Golf clubs, driving ranges and high street stores – who sells best

Working exclusively with GOLF RETAILING, 59club have gone under cover to analyse the differing levels of sales and service etiquette afforded to the average golfer. 

Overall perf

59club – the industry’s leading sales and customer service benchmarking company – gather its statistics by sending ghost golfers to experience the service afforded ‘as delivered’. For this article 59club called on their mystery shoppers; they were given instructions to visit a golf club shop, a driving range shop and a high street golf outlet. They were given set areas of measurement to assess ensuring all feedback was fair and non-subjective – the only anomaly is the type of shop visited.

On arrival our 59club testers were tasked with assessing the cleanliness and overall presentation of the shop and discovered that it’s the High Street outlets who came out on top having scored an impressive 95 per cent. If we break these elements down we see that the High Street scored 90 per cent for decoration, 83 per cent for the quality and upkeep of the flooring, and a flawless 100 per cent for cleanliness, 100 per cent for lighting and 100 per cent for till area presentation. The driving range shops were some 13 percentage points behind the front runners with an overall score of 82 per cent which only just pips the Golf Clubs to the post by one percentage point.

The presentation of products takes into consideration the way that items are hung or folded, it assesses whether they are displayed in the correct size order and also determines if any standard sizes are missing. It’s the high street shops who come out on top again, scoring 80 per cent, followed by the driving ranges at 73 per cent and then the golf clubs who score 63 per cent. There is a huge deficit of 17 per cent between our high-street stores and the golf club shops. Having already excelled at offering an inviting environment the presentation and levels of stock they provide are also superior.

Our mystery shoppers were instructed to pick out ten garments to quantify how many were priced and sized: success is having the right product at the right price in the right location, if stock is not labelled how can customers make a purchasing judgement? The high street shops and golf course shops receive a flawless score of 100 per cent, whilst the range shops show that they have some way to go in this area as they scored 83 per cent.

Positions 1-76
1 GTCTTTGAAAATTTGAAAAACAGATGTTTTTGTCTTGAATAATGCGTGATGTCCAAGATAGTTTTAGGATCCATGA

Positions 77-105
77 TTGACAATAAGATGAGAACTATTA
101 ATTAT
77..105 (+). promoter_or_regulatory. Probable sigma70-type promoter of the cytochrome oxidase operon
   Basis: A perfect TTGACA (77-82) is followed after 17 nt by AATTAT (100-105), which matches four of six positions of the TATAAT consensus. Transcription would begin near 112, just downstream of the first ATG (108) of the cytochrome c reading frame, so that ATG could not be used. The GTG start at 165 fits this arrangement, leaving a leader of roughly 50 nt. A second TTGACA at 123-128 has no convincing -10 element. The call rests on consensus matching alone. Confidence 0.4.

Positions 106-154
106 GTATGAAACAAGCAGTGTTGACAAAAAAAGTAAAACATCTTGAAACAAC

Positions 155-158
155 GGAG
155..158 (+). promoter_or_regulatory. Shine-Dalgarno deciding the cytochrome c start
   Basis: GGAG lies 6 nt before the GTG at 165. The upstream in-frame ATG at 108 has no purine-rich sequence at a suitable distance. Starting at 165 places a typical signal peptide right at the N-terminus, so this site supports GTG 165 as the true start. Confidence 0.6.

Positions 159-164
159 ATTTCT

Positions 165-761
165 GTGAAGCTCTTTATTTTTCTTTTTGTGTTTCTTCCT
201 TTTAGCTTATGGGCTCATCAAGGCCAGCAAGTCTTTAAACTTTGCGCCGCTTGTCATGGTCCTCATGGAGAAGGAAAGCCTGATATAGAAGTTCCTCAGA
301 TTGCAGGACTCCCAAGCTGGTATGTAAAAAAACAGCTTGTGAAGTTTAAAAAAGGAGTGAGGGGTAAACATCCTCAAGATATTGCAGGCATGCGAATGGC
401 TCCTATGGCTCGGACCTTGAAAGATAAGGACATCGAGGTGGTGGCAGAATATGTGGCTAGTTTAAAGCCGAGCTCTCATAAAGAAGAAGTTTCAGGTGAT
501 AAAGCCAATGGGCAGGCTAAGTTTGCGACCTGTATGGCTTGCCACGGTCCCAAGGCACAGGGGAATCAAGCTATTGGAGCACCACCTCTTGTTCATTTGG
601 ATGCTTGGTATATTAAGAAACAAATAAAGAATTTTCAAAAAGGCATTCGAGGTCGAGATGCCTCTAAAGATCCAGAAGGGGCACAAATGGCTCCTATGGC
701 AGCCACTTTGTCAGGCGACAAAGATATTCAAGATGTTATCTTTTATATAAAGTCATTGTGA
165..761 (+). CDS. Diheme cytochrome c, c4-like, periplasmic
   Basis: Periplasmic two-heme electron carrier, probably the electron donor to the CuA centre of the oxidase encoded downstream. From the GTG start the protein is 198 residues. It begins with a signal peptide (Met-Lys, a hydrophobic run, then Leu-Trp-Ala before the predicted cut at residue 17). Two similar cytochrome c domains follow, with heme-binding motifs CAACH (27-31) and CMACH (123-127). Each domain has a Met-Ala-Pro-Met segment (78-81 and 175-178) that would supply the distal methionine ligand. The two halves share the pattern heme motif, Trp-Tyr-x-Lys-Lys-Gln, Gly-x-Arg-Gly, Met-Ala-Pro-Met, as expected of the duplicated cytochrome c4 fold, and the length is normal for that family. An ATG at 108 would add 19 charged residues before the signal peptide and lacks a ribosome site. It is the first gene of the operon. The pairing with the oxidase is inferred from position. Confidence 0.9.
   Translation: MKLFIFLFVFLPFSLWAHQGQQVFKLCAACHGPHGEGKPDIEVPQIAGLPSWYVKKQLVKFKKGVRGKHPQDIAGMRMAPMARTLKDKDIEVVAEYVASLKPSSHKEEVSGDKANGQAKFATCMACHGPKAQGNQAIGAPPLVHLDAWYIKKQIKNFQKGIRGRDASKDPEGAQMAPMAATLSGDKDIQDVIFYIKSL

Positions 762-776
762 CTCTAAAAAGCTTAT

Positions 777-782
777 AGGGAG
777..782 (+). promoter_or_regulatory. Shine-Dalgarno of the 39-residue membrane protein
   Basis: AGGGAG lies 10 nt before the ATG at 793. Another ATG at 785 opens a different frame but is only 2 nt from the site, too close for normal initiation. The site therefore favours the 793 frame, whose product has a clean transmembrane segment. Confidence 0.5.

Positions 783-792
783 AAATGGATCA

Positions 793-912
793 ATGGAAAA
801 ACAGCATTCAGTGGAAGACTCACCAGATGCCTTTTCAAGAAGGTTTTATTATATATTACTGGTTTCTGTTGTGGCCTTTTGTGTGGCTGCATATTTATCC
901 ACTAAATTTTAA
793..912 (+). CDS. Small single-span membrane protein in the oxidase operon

All things considered so far, the high street are leading the way, but the wind can quickly change so let’s look at another area under scrutiny and turn our focus on to the staff. The golf clubs are leading the way when it comes to their staff, with an overall score of 94 per cent. Whilst they didn’t have the best kept shop, their service is clearly their priority. They are followed by the driving ranges who scored 77 per cent. The high street stores have lost their advantage and are awarded a score of only 56 per cent for their service.

Let’s look at how these scores were earned and throw some statistics and insights at them for clarity. The assessment measures the staffs’ ability to acknowledge the mystery shopper within 20 seconds; the golf clubs scored 97 per cent, the driving ranges 67 per cent and the high-street stores 33 per cent. Customers should be met with a warm and friendly welcome which is enthusiastic and has positive intonation in one’s voice, here the golf clubs score 93 per cent, the driving ranges 83 per cent and the high street 63 per cent.

As the old saying goes, ‘smile and the whole world smiles with you’, so who’s customers were greeted with a smile? The golf clubs scored 93 per cent, the driving ranges 83 per cent and the high street 50 per cent. Good eye contact gains customer trust and when your eyes wander it appears that you are more interested in something else other than tending to the customer’s needs. The golf clubs and driving ranges both scored 97 per cent when it comes to good eye contact but the high street faltered at just 67 per cent.